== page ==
Nicholson Promises To Review Fines For Breach Of Money Transfer Regulations


Attorney General and Minister of Justice, Senator A.J Nicholson, responding to concerns from Opposition Senators about inequities in fines applied to remittance agencies for breach of regulations, has promised to “immediately” look into the issue.
The Attorney General was contributing to debate in the Senate yesterday (Jan. 23), on amendments to the Bank of Jamaica (BoJ) Act, to allow for tighter regulation of remittance agencies and agents. The amendments provide for penalties of $50,000 to $100,000 for breaches, while fines already in place for financial institutions engaged in money transfer services range from $5,000 to $10,000.
But Opposition Senators have argued that it was unfair to charge remittances agencies up to 200 times what other institutions engaged in similar services would be asked to pay and contend that it would appear as if remittance agencies were being treated specially, or being singled out.
Senator Nicholson said that while his office would review the issue of fines, he could not assure that every entity committing the same offence would be fined the same amount.
The legislation, which was passed in the Lower House on (Jan.13), makes provisions for persons carrying out or intending to provide money transfer and remittance services to obtain authorization from the Minister of Finance and Planning to commence or continue to provide these activities; for such persons to operate solely in accordance with the directions to be issued by the Minister of Finance and Planning through the BoJ; for the creation of the necessary offences and the imposition of fines and penalties for breaches of these offences.
Leader of Government Business and Minister of Information, Senator Burchell Whiteman, explained that by virtue of the nature of the operations of these entities, there was genuine risk of them being used to carry out money laundering activities.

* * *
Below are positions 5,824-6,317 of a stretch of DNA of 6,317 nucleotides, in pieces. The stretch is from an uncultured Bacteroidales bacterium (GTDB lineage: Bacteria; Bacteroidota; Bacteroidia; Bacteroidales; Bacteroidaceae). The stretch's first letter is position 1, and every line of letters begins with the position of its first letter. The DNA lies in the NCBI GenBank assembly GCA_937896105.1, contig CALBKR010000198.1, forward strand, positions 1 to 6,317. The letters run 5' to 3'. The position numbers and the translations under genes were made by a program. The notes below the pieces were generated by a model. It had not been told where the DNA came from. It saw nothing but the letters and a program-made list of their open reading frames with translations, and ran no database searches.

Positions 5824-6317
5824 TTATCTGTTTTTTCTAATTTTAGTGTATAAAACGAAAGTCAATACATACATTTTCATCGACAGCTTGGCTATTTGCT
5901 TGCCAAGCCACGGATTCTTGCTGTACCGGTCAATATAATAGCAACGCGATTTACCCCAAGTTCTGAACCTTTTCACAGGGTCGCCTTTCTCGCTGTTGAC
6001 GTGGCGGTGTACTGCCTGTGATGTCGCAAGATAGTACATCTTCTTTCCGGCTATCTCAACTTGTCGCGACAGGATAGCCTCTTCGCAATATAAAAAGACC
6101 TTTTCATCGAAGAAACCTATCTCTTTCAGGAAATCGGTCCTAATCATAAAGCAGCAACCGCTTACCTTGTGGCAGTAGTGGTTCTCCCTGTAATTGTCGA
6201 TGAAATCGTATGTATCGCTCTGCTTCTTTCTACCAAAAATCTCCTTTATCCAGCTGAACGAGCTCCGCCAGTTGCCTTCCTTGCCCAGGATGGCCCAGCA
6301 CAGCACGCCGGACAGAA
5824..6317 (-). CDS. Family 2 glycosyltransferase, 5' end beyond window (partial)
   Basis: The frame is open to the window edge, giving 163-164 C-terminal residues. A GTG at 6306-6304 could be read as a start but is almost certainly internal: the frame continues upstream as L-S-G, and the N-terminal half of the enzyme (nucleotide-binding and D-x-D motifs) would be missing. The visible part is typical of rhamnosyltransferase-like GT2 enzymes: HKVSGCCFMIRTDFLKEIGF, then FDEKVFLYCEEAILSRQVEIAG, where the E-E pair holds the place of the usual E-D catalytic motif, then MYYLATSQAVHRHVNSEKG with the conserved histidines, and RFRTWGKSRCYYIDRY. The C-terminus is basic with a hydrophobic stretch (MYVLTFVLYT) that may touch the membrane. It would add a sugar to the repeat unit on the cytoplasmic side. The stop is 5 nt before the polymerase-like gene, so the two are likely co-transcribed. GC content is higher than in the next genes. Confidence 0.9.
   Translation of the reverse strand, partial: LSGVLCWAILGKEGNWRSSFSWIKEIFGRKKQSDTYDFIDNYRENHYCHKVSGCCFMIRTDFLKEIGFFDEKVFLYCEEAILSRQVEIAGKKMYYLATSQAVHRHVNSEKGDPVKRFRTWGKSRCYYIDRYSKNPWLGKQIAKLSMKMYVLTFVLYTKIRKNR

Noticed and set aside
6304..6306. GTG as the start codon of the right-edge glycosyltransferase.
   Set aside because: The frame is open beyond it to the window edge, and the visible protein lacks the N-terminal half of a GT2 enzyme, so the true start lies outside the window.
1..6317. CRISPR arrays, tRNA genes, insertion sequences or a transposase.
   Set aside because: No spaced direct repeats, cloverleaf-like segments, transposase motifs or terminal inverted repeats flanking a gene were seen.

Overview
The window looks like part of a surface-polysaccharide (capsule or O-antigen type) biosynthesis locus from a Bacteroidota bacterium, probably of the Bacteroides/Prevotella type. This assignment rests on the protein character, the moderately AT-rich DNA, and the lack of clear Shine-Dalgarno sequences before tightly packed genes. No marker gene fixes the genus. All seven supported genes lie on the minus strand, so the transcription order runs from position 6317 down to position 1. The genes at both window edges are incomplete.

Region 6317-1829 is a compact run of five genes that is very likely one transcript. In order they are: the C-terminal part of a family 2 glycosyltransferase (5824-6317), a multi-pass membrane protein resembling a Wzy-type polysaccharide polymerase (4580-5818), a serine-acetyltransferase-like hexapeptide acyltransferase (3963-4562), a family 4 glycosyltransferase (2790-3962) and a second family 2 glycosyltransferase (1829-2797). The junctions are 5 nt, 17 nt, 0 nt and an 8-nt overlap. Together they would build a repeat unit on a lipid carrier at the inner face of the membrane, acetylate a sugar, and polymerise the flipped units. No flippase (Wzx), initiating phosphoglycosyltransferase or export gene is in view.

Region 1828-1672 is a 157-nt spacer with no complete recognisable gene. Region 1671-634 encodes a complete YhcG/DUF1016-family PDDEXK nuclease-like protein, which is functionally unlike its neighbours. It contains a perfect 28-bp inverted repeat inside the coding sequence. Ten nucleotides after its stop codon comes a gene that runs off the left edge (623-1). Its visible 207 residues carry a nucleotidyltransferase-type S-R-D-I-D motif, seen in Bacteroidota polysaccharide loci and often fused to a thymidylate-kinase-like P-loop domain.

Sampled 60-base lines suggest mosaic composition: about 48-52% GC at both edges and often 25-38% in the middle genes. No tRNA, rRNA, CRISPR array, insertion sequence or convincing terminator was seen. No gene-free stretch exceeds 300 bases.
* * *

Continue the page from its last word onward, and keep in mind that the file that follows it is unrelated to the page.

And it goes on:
“While such entities have been designated as financial institutions under the Money Laundering Act, and accordingly, were required to observe the requirements imposed by the Act for the prevention and detection of money laundering, it was thought necessary to complement that regulatory regime with a system of active supervision,” he elaborated.
Senator Whiteman stressed that the amendments were not in any way intended to restrict the growth and development of these entities, which were making a significant contribution to the economy. Citing statistics, he said that in 2001, just under US$1billion came into the country through those services, with net inflow of US$0.8 billion, while in 2003, net inflows were US$1.1 billion.
He assured the Senate that no existing remittance agency or agent would be put at a disadvantage where the coming into effect of the law was concerned, as they would be given time to submit their applications and make the necessary adjustments to comply.
Meanwhile, Opposition Senator Dorothy Lightbourne, argued that instead of subjecting persons to the ministerial approval of the Minister of Finance and Planning to carry out money transfer and remittance services, the operators of such agencies should be subjected to the approval of Parliament.
A vote on the amendments saw nine affirmative responses from the Government side and five negatives from the Opposition on Clause seven, which subjects the operation of remittances services to ministerial approval, while on Clause 8, which deals with the various fines, the Government side had 8 votes for, to the Opposition’s five against. Government Senator Trevor Munroe abstained from voting on this Clause.

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